ways to foster
types of fostering
types of foster care
A home is a safe sanctuary where we have the right to feel secure and loved. We believe every child has the right to a loving home where they can learn and grow. A place to live, learn, to laugh and feel loved.
Just as all homes are different, so is the foster care our families provide. Fostering can mean anything from a few hours, or an overnight stay, to something more long-term. Just as there is no typical type of fostering, there’s no typical foster family either. We’re always adapting to the needs of the child, and matching this with the type of care the foster carer can provide.
short-term foster care
Short-term foster care means just that – though it can range from overnight to maybe as long as a year. It’s about whatever suits a particular child and their new foster family best.
It’s important to stress that a shorter-term foster arrangement doesn’t mean a smaller impact, in fact it’s the opposite. It offers the first safe step on a fostering journey for a child who needs it. It means the foster family provides a safe, loving home to a child before they move on to great things.
long-term foster care
Long-term foster care provides a stable, loving home with a foster family, to a child who needs some permanence. It often means a more thoughtful match for both the child and their foster family, ensuring they receive the ongoing support and nurture they need.
For a child in foster care, longer term care provides a stable foster family for life, creating the right environment for them to thrive in.
specialist kinds of foster care
While short-term and long-term cover all kinds of foster care, within these terms there are also some more specialist types, including:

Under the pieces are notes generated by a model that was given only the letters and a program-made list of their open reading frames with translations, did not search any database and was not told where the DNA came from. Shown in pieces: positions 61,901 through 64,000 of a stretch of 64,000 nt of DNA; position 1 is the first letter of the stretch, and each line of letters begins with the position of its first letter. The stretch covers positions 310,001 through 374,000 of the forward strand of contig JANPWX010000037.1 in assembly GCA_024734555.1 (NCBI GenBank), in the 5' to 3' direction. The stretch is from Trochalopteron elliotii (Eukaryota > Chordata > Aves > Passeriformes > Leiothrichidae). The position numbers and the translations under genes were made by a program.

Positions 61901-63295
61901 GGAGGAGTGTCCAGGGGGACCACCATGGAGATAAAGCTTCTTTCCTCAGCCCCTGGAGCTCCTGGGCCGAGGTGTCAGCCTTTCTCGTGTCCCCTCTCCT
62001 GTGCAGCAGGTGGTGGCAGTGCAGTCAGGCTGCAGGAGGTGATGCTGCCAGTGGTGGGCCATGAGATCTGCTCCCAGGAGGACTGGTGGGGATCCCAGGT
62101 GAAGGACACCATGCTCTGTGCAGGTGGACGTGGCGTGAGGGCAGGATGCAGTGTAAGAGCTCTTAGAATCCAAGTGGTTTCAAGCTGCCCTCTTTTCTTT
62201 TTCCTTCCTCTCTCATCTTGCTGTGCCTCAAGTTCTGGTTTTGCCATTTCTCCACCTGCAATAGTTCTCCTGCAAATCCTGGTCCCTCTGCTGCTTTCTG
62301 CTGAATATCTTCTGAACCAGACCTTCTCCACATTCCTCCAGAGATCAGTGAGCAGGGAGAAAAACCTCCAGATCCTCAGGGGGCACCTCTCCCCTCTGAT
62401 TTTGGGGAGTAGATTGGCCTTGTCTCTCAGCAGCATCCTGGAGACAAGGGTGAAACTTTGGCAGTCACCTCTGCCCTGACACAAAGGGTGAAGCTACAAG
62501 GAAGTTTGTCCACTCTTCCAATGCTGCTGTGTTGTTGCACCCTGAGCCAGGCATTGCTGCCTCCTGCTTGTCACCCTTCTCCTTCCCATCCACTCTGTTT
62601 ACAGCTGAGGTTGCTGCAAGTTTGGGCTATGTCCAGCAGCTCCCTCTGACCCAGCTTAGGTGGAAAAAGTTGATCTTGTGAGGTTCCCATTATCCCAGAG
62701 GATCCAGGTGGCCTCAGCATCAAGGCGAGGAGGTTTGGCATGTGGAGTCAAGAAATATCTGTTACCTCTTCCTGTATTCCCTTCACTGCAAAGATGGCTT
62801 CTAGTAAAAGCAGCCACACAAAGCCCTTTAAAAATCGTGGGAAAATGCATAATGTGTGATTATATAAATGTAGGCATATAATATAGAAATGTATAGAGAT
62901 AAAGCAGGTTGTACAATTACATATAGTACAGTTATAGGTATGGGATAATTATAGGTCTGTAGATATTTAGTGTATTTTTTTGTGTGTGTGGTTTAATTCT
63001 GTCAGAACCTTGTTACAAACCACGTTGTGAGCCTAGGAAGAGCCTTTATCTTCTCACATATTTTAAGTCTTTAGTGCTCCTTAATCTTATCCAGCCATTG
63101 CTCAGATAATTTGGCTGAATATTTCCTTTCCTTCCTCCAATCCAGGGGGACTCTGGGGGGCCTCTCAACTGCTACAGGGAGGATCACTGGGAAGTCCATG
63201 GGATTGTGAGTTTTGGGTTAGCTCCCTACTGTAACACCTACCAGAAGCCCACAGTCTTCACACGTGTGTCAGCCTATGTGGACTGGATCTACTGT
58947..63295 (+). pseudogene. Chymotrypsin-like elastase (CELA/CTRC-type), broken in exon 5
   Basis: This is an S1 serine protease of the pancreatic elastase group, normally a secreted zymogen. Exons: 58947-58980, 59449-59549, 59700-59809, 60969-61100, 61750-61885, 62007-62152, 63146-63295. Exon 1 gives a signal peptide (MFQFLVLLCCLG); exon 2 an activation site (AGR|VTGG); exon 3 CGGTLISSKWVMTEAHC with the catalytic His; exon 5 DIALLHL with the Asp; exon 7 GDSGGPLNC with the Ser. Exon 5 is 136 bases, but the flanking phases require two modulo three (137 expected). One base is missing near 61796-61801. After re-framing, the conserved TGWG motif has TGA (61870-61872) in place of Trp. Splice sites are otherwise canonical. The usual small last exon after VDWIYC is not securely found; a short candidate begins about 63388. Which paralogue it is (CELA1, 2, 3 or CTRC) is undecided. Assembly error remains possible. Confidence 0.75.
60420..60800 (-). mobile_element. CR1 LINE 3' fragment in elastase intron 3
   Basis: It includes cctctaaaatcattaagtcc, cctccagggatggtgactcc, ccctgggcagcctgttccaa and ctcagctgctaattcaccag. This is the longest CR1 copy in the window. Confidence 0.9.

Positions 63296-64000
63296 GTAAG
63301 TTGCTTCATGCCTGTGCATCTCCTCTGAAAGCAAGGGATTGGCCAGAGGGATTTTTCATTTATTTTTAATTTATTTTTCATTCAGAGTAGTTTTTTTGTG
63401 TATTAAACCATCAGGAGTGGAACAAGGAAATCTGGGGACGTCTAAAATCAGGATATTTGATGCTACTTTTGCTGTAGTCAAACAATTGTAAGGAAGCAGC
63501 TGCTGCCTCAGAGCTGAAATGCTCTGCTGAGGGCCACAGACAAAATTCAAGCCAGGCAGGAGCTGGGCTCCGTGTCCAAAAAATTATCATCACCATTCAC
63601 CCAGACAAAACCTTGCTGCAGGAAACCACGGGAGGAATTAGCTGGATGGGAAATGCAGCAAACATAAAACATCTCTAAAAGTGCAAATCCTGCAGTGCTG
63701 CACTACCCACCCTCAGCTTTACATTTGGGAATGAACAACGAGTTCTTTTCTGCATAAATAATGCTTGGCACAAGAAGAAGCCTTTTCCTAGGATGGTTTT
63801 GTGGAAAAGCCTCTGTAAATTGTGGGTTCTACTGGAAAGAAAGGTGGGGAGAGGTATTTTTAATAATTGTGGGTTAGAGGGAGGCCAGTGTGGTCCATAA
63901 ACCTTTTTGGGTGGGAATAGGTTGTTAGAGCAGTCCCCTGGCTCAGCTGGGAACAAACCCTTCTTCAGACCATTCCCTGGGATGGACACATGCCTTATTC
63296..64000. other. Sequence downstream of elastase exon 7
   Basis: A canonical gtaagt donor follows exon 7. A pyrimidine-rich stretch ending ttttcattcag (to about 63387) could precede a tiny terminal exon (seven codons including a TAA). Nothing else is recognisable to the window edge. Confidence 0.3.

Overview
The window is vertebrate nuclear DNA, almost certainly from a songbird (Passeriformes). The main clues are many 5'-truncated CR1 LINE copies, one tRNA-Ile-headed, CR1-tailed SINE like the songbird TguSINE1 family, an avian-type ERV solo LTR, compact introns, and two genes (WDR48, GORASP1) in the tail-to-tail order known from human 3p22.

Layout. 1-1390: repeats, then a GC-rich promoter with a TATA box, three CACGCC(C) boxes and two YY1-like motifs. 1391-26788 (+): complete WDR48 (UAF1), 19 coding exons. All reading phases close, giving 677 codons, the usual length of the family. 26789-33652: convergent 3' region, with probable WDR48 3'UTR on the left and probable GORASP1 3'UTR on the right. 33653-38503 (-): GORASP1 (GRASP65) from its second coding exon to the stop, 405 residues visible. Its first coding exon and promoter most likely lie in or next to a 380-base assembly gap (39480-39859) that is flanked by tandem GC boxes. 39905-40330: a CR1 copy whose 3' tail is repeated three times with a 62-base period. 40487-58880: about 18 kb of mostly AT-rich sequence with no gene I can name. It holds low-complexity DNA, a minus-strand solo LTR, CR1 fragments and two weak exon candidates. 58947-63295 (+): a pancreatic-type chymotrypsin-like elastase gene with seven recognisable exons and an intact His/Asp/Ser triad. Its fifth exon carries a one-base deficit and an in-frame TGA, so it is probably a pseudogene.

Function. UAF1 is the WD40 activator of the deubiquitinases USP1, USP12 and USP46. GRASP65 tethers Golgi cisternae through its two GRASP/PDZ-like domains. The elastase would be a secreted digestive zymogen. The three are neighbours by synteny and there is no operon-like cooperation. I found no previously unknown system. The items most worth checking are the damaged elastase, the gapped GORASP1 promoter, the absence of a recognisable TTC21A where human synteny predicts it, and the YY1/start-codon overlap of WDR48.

Short breaks, or support care, offer that little break away for a child who needs it most. It isn’t defined by a particular length of time, but offers a short getaway for a night, a weekend or even just a few hours.
Our team plans short breaks in advance, making them a regular occurrence or just when the child needs it. Shorter breaks offer great new opportunities for a child to experience a different family and home, helping build new memories for them.
Short break foster carers become an extension of a family, offering a loving environment when it’s needed most.
parent and child
A parent and child foster care placement helps parents build up the skills they need, both personally and for their child. This type of placement enables you to share your own parenting experience with someone who really needs that support. You’ll have the opportunity to nurture the next generation so that they can do the same.
It’s an important part of the fostering journey for many, and one that can make all the difference to a family.
Providing therapeutic foster care is an incredibly rewarding type of care, and our team will always give an extra level of support to both the child and the foster carers involved.
Children with more complex emotional or behavioural needs may benefit from a slightly different kind of care. That’s what therapeutic placements can provide.
It’s that little extra support and guidance they might need that can help them develop.
Leaving home is daunting and exciting for any young person. When a young person is leaving foster care or doesn’t have family to support them, this can be more challenging.
You could help a young person aged 16-21 by providing a bridge between care and living independently. You’d support the young person in a similar way to a lodger. You wouldn’t be registered as a foster carer and will be assessed differently.
You’d provide them with a spare bedroom but also help them to attend education, job-seeking or training and with life skills like cooking and budgeting. Supported lodgings is a great way to get started in caring for young people, alongside your other commitments.